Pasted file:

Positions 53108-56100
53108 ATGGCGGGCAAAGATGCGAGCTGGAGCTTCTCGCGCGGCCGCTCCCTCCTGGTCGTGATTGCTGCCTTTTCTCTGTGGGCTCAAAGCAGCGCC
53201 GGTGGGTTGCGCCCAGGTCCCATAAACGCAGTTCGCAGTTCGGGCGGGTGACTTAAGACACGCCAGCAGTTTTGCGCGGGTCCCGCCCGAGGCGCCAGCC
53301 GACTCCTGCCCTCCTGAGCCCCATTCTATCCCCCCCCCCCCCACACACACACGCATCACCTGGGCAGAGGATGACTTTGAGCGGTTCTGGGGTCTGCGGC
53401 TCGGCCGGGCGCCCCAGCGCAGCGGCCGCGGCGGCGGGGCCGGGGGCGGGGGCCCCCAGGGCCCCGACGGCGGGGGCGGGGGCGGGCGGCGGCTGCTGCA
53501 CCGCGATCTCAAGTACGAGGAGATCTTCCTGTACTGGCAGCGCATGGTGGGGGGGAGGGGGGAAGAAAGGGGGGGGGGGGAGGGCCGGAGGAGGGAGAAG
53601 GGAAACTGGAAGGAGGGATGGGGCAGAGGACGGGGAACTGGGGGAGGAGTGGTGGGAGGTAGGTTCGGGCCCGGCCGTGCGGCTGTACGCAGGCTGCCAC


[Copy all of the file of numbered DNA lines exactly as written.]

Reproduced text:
Positions 53108-56100
53108 ATGGCGGGCAAAGATGCGAGCTGGAGCTTCTCGCGCGGCCGCTCCCTCCTGGTCGTGATTGCTGCCTTTTCTCTGTGGGCTCAAAGCAGCGCC
53201 GGTGGGTTGCGCCCAGGTCCCATAAACGCAGTTCGCAGTTCGGGCGGGTGACTTAAGACACGCCAGCAGTTTTGCGCGGGTCCCGCCCGAGGCGCCAGCC
53301 GACTCCTGCCCTCCTGAGCCCCATTCTATCCCCCCCCCCCCCACACACACACGCATCACCTGGGCAGAGGATGACTTTGAGCGGTTCTGGGGTCTGCGGC
53401 TCGGCCGGGCGCCCCAGCGCAGCGGCCGCGGCGGCGGGGCCGGGGGCGGGGGCCCCCAGGGCCCCGACGGCGGGGGCGGGGGCGGGCGGCGGCTGCTGCA
53501 CCGCGATCTCAAGTACGAGGAGATCTTCCTGTACTGGCAGCGCATGGTGGGGGGGAGGGGGGAAGAAAGGGGGGGGGGGGAGGGCCGGAGGAGGGAGAAG
53601 GGAAACTGGAAGGAGGGATGGGGCAGAGGACGGGGAACTGGGGGAGGAGTGGTGGGAGGTAGGTTCGGGCCCGGCCGTGCGGCTGTACGCAGGCTGCCAC